09/28/2007 12:00AM

Owners' Handicap has prestige far beyond its purse

EmailAUBURN, Wash. - The $22,300 Owners' Handicap, which will be renewed on Sunday for the 34th time in 41 years, has at least two distinctions.

Run at five furlongs, it is the only race in the Northwest, and perhaps anywhere, that is run under riders' weights. The owners, or more often their trainers, determine the weights their horses will carry when they name a rider.

That creates a tremendous one-race demand for light riders, and no regular rider at Longacres or Emerald Downs was lighter than Vicky Baze, formerly Vicky Aragon. Baze won the Owners' Handicap a record five times, tacking 98 pounds aboard Super Seven in 1989, Mr. Easy Money in 1994 and Jazzy Mac in 2000, 97 pounds on Linear in 1998, and 96 pounds on Bay Runner in 1999. She nearly won a sixth Owner's Handicap on Im Portit in 1993, but, according to some, she fell short because she was too fat.

"Im Portit was trained by my father-in-law, Carl Baze, and he named me to ride at 96 pounds," recalled Vicky Baze, who now serves as horsemen's liaison at Emerald Downs. "I was a little heavier than that at the time, so I had to reduce for the first time in my life to try to make the weight. I only made 98 pounds, so they listed me at two pounds over, which was also a first. Anyway, we ran second in a close finish, and Carl always said we got beat because I was too heavy."

For her own part, Baze doesn't feel her weight advantage contributed significantly to any of her Owners' Handicap wins.

"Every time I won it, I was on the best horse," she said. "That was all there was to it."

The Owners' Handicap's other distinction is that it is simply the best race in the Northwest never to be accorded the status of a stakes. The Owners' Handicap, which was designed to determine the fastest horse on the grounds, has always been open to all comers, with no nominations and no entry fees. It has never had a purse commensurate with the quality of its fields.

Four Longacres Mile winners have won the Owners' Handicap. Praise Jay earned $2,900 for winning the 1969 edition, Trooper Seven earned $8,250 in 1981, Chinook Pass earned $6,600 in 1982 with a world-record clocking of 55.20 seconds, and Snipledo earned $11,000 in 1990.

Despite its relatively small purse, the Owners' Handicap has consistently drawn the fastest sprinters on the grounds. Trainer Howard Belvoir, who saddled the legendary Red Eye Express to win the 1974 renewal, explained the lure.

"It was always a fun race, and it was always a very tough race to win," he said. "Red Eye Express was as fast as they come, but he ran it in two or three times and only won it once. When you win that race, you've earned your bragging rights."

Belvoir will shoot for bragging rights again on Sunday, when he saddles two stakes winners for the Owners' Handicap. He intends to send out Courting Seattle and Immigration.

"Immigration can run right up on the lead if he breaks, Courting Seattle can stalk from close up," he said. "I should have a pretty good shot."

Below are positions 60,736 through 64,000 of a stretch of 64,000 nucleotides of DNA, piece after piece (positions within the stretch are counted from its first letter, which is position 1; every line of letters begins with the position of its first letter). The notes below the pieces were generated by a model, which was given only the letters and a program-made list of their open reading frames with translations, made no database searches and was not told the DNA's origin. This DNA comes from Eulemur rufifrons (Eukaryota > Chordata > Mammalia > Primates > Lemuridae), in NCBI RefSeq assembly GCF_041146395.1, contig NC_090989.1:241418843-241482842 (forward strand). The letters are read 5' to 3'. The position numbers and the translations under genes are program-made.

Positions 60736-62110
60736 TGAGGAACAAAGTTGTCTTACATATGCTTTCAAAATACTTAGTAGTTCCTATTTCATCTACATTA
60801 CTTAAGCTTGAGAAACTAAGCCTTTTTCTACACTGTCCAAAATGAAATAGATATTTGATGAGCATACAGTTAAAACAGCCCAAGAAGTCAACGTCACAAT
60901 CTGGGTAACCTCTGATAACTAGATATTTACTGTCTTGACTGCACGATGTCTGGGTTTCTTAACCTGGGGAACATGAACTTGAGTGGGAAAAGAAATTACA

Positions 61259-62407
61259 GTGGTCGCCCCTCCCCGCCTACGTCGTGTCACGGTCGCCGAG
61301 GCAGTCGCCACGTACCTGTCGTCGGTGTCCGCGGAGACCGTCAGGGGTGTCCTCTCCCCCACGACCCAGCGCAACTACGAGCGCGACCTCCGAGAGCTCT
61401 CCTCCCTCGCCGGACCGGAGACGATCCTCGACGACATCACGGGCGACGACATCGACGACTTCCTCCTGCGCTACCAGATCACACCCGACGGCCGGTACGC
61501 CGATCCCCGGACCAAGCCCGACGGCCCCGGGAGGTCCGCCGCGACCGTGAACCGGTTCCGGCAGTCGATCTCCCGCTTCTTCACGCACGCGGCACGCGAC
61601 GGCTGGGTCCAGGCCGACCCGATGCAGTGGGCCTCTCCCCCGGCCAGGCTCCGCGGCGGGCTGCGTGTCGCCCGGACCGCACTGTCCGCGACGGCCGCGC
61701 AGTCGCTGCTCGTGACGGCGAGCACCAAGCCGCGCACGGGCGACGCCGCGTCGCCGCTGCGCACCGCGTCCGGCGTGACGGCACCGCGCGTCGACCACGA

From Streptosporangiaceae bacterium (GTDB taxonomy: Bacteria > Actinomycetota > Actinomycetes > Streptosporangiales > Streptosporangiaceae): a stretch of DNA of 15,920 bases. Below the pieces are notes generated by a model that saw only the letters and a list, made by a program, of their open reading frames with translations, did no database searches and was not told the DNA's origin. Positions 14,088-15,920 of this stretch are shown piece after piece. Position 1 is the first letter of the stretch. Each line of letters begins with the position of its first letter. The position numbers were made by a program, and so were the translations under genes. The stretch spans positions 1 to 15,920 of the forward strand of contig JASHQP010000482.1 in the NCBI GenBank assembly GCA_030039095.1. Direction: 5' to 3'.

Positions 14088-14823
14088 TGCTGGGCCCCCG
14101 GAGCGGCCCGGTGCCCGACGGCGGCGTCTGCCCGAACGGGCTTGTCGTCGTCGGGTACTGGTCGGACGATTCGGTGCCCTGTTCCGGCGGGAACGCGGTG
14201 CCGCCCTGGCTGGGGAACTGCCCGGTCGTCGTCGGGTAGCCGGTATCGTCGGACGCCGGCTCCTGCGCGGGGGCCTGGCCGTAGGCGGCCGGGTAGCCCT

Little doubt about most championships

Divisional titles have been all but decided going into the final weekend of the meeting, with a couple of exceptions.

Smarty Deb has dominated in the 2-year-old filly division, as have Shampoo in the 3-year-old filly division and Mulcahy in the 3-year-old colt and gelding set. Let's just unanimously declare those three to be champions. The same goes for The Great Face in the handicap division. He won three races at the stand, including the Grade 3 Longacres Mile, and the Mile is everything in Northwest racing.

The 2-year-old colt-and-gelding title will take care of itself in this weekend's Gottstein Futurity. If Gallon wins it, completing a sweep of the Lads and the Gottstein, he will have earned the same recognition that Schoolin You got when he won the same two races in 2004. Otherwise, the award must go to Margo's Gift, who has won 4 of 5 starts going into the Gottstein, including a trio of stakes.

That leaves the older filly-and-mare division and the sprinting set to argue about, and there is no shortage of cases to be made. Six different older fillies or mares won the six stakes for the division at the stand, and none played a major role throughout the year. Gemstone Rush won the most important stakes, the $100,000 Emerald Distaff, but she was beaten rather handily by Hit a Star in the Belle Roberts on Washington Cup Day. Give my vote to Victory Script, who never even contested a stakes but nevertheless defeated Hit a Star quite convincingly in both of their meetings.

Victory Script also rates as the meet's top claimer after winning all seven of her starts at the meeting, and she might have rated consideration as best sprinter if she had won the closing day Owners' Handicap. Alas, she wasn't entered.

"I'm afraid it would stress her too much," said trainer Roy Lumm, who plans to run Victory Script in the six-furlong Luck Be a Lady Stakes at Bay Meadows on Oct. 13.

With sprint stakes winner Chickasaw Park in it, the Owners' Handicap could still decide sprinting honors. Barring a spectacular effort by Chickasaw Park, however, I am leaning toward Westsideclyde.

Westsideclyde beat the best sprinters on the grounds, including The Great Face and Starbird Road, in the 6 1/2-furlong FSN Handicap before beating the best milers in the one-mile Budweiser-Emerald. He was then sidelined by an untimely injury, but at that time he was widely regarded as the best horse of any age on the grounds. He deserves to be remembered with some kind of an award, and best sprinter is the only one available.